Column: No room for loneliness when priests keep Christ close

by Father Mitchel Zimmerman

Parents of young men interested in the seminary often worry that their sons might be lonely.

Their concerns are valid ones, not because priests actually report loneliness (studies show that priests often experience less loneliness than married men), but because priests are obviously asked to sacrifice the natural closeness that comes through having a wife and children. What does the Lord offer to men that he calls to “make up” for the sacrificed intimacy that is inherent in a good marriage?

Christmas is a special time when we celebrate the closeness of the Lord to each one of us. We celebrate that, through the Lord’s birth in Bethlehem, there is no “chasm” between heaven and earth, between divinity and humanity. They have been united through the mystery of the Incarnation.

Because of Christmas, each of us has a chance to be saved from the “illusion” that God is distant and that ultimately each one of us is alone. Atheists challenge us all the time as to how we can believe in a God who can seem so distant from a world that needs his presence. Christmas is our proclamation that the Lord’s presence does make a huge difference in the world, if only we don’t fail to contemplate how close he has come by being born among us! Because of Christmas, we know that the Lord is as close to each one of us as we are to ourselves.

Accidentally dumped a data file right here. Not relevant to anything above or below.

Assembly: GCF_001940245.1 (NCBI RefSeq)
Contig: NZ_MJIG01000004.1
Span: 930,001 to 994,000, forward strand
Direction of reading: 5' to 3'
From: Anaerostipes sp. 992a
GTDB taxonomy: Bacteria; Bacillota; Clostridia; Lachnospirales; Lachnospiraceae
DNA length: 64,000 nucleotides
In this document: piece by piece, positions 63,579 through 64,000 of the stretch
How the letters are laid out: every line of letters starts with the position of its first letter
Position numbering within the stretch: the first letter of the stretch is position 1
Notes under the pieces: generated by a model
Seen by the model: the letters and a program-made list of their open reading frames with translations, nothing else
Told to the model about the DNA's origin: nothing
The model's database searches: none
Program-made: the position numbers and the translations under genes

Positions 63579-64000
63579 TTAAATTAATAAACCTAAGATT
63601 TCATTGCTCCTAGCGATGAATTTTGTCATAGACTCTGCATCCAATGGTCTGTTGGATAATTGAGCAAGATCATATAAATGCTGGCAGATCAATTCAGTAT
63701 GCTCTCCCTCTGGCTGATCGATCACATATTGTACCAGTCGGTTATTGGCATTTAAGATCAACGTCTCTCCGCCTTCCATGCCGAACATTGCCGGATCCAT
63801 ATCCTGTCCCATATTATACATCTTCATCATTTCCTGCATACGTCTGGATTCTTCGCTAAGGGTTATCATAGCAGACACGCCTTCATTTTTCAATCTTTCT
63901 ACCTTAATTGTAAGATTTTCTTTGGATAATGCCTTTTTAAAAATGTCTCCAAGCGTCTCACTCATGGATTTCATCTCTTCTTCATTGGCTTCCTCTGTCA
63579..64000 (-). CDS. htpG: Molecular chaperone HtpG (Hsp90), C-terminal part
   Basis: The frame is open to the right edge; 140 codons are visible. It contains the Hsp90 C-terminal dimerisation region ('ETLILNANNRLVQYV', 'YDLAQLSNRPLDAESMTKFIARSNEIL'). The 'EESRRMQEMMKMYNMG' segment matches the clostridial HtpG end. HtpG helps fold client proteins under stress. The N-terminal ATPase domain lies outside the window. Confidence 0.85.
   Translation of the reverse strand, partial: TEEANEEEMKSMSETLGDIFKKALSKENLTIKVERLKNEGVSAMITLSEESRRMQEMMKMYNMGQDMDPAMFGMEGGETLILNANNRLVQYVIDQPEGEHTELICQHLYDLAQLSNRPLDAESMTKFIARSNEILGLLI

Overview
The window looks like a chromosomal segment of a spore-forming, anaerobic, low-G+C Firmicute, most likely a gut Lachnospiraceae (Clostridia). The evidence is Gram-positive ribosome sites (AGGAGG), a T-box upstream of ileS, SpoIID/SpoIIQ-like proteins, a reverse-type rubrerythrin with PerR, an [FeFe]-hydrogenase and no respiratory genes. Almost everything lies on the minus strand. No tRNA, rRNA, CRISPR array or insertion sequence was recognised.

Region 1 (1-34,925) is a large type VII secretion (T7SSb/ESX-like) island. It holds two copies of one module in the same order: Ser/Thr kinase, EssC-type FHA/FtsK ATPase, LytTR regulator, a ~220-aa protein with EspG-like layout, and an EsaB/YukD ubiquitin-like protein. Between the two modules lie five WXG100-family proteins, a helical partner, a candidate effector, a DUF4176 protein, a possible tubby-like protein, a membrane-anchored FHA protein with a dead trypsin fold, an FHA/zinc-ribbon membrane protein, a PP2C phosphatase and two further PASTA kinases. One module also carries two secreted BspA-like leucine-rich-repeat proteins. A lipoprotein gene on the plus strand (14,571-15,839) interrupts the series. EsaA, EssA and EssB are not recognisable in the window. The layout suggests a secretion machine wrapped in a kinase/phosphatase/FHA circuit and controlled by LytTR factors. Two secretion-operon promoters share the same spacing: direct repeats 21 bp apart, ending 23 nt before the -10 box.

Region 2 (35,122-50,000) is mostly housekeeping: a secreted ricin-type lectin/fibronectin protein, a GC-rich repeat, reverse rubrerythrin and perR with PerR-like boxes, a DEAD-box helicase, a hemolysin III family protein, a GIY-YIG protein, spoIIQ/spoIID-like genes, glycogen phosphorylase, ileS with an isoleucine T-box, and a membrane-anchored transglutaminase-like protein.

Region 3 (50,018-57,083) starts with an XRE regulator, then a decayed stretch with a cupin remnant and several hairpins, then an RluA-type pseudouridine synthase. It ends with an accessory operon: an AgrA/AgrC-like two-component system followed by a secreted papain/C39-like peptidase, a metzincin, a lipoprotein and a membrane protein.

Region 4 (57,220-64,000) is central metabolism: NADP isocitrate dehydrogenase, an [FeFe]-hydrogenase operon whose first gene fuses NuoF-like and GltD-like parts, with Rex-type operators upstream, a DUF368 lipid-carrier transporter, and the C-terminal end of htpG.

Ultimately, each one of us has come from God and will return to God. That is why we are to love him above all things and to look to him in an exclusive way to be the cure for any loneliness that afflicts us.

Through the gift of the priesthood, the Lord invites men to a special closeness to him that really can satisfy the deepest hungers of the human heart. First, a priest worships regularly the Creator who knows how we are made better than we do ourselves. Second, a priest, as he is called to be the presence of Christ in the world, is a sign that the Lord Jesus is much, much closer to the world than people think he is. Thirdly, as a man whose life is centered on the Eucharist, he celebrates often the sacred mystery of how we become one flesh, one spirit with Christ, inseparably united to him, as we eat his body and drink his blood. In all these ways, a priest has an opportunity for a deep conversation and friendship with Christ, who is the lasting source of true intimacy for every person.

Don’t be afraid of loneliness! Give Christ the opportunity to be everything he has promised to be for you! Follow him as closely as you can, strengthened by the knowledge of his closeness to you through the Christmas mystery.

Merry Christmas to all from the vocation office!

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